May 16, 2020
It’s become a meme that time has lost all meaning in quarantine. And yet, today marks two months since stay-at-home orders were first put into place in New Orleans. Since my update at the one-month mark (jump to the One-Month Mark) we’ve celebrated Mother’s Day (and my own mother’s birthday!) from afar. We’ve Jazz-Fested-in-place in the absence of the pièce de résistance of festival season (and, really, the absence of festival season as a whole). Proms and graduations were held virtually or missed altogether. The Formosan termites, eschewing all social distancing recommendations, held their annual swarm (detached, translucent wings now swirl on the pavement outside my apartment where I sit writing this). In other parts of the country, murder hornets showed up on the scene, and the actual human murderers of Ahmaud Arbery were finally arrested not due to any readily available integrity of our criminal justice system but because of a heavy-handed internet response.
As of yesterday, the long road to the removal of the wreckage of the Hard Rock Hotel (which collapsed while under construction way back in October) was finally initiated, starting with the demolition of a few adjacent buildings. COVID-19-related deaths topped 2300 in Louisiana.
Yesterday also marked the beginning of Phase One reopening in Louisiana, which permits a variety of businesses to open at 25% capacity in order to abide by social distancing guidelines. There has been a spectrum of responses to this– many are excited (Jobs are coming back! Food options are more plentiful!), many are apprehensive (Second wave! What happens to unemployment benefits now?!), and many are not planning to modify their quarantine behavior at all.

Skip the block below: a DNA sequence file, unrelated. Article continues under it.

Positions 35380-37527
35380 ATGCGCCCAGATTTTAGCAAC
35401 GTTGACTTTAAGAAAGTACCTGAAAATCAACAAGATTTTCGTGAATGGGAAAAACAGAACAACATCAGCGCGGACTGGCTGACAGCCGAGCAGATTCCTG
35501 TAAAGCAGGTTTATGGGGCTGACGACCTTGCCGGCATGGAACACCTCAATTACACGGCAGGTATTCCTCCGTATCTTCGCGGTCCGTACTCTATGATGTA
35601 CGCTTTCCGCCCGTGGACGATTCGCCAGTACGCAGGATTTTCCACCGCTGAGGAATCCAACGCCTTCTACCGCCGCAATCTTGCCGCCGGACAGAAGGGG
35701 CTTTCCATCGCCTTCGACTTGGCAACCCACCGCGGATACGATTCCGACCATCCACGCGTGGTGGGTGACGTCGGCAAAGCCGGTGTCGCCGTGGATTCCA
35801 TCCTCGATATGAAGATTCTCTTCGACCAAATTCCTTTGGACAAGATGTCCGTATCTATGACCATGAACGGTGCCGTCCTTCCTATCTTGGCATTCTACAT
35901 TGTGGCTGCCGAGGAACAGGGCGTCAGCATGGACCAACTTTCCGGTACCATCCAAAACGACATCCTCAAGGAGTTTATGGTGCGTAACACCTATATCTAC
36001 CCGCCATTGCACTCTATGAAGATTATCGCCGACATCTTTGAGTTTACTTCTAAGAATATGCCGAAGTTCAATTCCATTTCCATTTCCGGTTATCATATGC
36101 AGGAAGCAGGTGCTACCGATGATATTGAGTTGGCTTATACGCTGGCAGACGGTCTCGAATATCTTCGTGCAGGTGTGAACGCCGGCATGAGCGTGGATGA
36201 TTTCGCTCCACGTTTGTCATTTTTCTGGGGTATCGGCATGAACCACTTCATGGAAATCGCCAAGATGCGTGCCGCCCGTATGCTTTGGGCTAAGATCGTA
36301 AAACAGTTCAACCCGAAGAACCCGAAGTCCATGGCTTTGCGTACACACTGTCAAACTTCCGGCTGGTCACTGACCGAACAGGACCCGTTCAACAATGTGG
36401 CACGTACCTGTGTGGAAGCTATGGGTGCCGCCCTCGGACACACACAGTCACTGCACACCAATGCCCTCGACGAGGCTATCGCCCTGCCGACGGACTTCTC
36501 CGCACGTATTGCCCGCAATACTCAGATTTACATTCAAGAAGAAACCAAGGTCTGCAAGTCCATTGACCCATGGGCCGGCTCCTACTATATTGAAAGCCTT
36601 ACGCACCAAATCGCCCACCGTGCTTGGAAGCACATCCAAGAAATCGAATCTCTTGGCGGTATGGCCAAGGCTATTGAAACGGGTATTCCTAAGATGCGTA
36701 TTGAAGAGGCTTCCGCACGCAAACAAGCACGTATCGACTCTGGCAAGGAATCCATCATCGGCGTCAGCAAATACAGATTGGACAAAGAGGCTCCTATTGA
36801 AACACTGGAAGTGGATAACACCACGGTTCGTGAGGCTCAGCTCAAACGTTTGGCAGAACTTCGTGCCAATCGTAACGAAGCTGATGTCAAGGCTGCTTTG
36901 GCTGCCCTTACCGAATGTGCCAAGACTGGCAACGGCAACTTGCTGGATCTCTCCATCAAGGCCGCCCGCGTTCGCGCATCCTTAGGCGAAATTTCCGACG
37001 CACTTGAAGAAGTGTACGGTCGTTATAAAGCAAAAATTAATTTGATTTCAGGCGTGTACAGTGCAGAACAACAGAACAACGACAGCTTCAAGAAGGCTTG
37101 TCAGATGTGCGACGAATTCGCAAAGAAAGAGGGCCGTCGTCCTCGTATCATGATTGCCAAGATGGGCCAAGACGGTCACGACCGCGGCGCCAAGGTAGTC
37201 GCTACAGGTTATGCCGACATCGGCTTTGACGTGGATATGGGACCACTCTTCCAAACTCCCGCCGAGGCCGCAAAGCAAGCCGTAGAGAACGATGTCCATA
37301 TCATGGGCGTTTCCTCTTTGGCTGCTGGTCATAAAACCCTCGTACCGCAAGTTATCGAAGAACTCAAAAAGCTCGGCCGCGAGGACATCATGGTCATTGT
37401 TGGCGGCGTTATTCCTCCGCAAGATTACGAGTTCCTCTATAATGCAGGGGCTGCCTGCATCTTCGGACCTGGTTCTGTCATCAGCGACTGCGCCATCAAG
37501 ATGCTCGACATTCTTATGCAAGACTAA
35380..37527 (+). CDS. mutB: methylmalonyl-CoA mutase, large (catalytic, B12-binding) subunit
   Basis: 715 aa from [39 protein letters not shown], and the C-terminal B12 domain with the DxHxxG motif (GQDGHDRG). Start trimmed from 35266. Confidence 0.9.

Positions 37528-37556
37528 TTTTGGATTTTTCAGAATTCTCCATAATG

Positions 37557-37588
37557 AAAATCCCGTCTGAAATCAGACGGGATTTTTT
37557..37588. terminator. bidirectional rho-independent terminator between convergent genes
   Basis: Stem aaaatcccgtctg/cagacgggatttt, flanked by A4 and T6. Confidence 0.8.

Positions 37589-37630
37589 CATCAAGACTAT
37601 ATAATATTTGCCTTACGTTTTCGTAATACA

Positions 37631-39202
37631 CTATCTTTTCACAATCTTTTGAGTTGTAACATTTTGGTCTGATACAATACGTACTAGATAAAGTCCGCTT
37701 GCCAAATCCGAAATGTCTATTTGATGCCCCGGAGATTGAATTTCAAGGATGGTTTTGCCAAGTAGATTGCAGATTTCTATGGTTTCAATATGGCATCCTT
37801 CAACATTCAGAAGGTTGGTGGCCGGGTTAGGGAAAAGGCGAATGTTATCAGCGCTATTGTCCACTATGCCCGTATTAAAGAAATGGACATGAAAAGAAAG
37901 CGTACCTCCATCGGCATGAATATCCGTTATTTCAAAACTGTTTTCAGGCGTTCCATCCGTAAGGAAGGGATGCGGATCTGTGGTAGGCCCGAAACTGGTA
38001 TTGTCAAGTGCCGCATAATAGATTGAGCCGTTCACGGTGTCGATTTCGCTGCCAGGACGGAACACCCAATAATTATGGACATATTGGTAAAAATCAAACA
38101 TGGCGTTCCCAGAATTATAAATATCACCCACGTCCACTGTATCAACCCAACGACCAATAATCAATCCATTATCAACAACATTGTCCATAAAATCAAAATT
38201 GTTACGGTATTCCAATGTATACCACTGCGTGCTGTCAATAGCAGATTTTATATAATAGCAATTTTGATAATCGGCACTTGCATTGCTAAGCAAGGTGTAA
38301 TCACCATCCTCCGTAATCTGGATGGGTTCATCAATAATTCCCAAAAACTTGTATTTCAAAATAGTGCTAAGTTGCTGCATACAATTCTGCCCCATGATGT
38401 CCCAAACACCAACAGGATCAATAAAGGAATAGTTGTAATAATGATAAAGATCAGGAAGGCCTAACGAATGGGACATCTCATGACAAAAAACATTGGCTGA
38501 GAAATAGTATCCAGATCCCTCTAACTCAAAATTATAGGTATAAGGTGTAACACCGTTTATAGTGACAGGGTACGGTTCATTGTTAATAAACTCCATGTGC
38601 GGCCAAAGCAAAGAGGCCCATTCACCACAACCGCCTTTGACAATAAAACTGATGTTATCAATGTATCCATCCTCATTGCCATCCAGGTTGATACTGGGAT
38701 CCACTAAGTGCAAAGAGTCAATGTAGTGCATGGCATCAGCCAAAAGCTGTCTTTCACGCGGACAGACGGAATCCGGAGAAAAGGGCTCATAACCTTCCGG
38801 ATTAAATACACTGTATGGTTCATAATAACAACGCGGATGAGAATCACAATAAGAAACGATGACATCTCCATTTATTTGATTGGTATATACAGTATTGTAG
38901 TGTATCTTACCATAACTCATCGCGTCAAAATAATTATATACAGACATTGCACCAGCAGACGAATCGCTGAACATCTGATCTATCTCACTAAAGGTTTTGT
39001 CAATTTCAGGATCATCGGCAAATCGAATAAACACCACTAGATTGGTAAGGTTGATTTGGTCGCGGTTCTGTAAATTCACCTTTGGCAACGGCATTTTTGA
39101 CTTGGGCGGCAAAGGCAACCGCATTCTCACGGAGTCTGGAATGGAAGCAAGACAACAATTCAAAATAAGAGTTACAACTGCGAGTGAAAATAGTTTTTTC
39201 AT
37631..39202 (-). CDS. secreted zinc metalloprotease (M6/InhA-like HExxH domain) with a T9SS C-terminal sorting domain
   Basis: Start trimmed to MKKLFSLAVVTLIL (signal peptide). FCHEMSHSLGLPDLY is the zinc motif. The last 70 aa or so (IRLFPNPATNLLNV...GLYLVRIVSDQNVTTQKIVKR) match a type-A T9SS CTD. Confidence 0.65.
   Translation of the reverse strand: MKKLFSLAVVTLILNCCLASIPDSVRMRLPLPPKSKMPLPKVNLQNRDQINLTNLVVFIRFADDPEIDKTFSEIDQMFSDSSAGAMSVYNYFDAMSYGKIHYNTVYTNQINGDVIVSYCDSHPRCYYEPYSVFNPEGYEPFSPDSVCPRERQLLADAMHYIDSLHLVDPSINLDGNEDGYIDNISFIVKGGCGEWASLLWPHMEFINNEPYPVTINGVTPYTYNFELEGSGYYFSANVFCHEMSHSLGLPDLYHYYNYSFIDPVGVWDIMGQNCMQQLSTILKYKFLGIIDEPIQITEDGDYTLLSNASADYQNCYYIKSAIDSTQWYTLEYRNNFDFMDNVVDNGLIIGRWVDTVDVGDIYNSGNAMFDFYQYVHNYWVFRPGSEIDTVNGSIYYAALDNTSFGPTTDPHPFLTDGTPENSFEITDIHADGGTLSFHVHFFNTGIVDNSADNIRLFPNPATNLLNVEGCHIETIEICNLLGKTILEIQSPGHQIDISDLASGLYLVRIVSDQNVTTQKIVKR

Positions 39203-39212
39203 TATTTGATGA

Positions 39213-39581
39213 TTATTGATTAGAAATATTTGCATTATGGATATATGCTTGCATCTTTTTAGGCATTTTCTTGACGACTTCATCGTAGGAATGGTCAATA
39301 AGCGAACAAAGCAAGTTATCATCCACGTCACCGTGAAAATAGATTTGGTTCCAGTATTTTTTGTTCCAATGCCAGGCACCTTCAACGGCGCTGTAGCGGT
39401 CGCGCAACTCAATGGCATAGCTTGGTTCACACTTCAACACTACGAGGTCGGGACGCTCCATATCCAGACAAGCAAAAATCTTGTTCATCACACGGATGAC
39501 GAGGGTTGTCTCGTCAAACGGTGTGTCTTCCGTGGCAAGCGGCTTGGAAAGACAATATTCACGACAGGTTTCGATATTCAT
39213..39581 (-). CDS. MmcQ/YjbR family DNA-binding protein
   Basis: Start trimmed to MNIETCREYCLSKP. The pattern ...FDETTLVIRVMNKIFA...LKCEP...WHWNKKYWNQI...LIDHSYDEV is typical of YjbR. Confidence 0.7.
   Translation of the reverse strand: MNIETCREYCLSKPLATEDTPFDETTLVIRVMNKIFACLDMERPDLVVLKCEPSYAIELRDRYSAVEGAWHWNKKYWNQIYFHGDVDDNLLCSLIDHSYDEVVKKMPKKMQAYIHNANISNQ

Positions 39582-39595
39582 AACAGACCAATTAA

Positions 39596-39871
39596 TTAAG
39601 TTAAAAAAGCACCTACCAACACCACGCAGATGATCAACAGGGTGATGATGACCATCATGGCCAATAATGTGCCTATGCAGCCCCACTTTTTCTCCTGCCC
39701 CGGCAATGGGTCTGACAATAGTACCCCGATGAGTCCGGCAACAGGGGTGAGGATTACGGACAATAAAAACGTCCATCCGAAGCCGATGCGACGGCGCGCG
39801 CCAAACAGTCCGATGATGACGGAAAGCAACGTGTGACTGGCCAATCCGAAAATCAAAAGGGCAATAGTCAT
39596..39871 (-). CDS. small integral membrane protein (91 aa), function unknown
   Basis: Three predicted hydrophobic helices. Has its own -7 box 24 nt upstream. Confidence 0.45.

I took photos over the course of the past month as well, though not with the same vigor as the first time around. The novelty of the ‘Empty City’ had somewhat worn off; your humble narrator got lazy, as she is wont to do, and even rediscovering Pokémon Go for a brief spell only encouraged extended dog walks on a handful of occasions. The primary development to break up the monotony was that over time the plywood covering the windows and doors of the boarded-up businesses in the Quarter and on Frenchmen became canvases for many a local artist (a much appreciated development indeed!).
Because time has lost all meaning in quarantine, I’m not going to organize this month’s photos by week but rather by neighborhood. Of most interest will be the ones of the aforementioned art (et al) in the French Quarter and on Frenchmen (which I’ve lumped together with a stroll through the Marigny, where I also encountered plenty of art, but of a more permanent, pre-quarantine mural variety).
The rest… I guess I’m just throwing into a ‘Miscellaneous‘ batch, haha. Some are from brief strolls around the Tremé, some I got while doing meal deliveries in Central City and New Orleans East, some are from a jaunt up Tchoupitoulas to pick up Boyfriend‘s limited edition Mango IPA from Urban South (#fangirl), some are from pipe-dream-real-estate-peeping-outings in the Seventh Ward (Redfin has become my quarantine Tinder? They’re weirdly almost anagrams?).
Or, here’s a highlight reel from Month Two:
April 15, 2020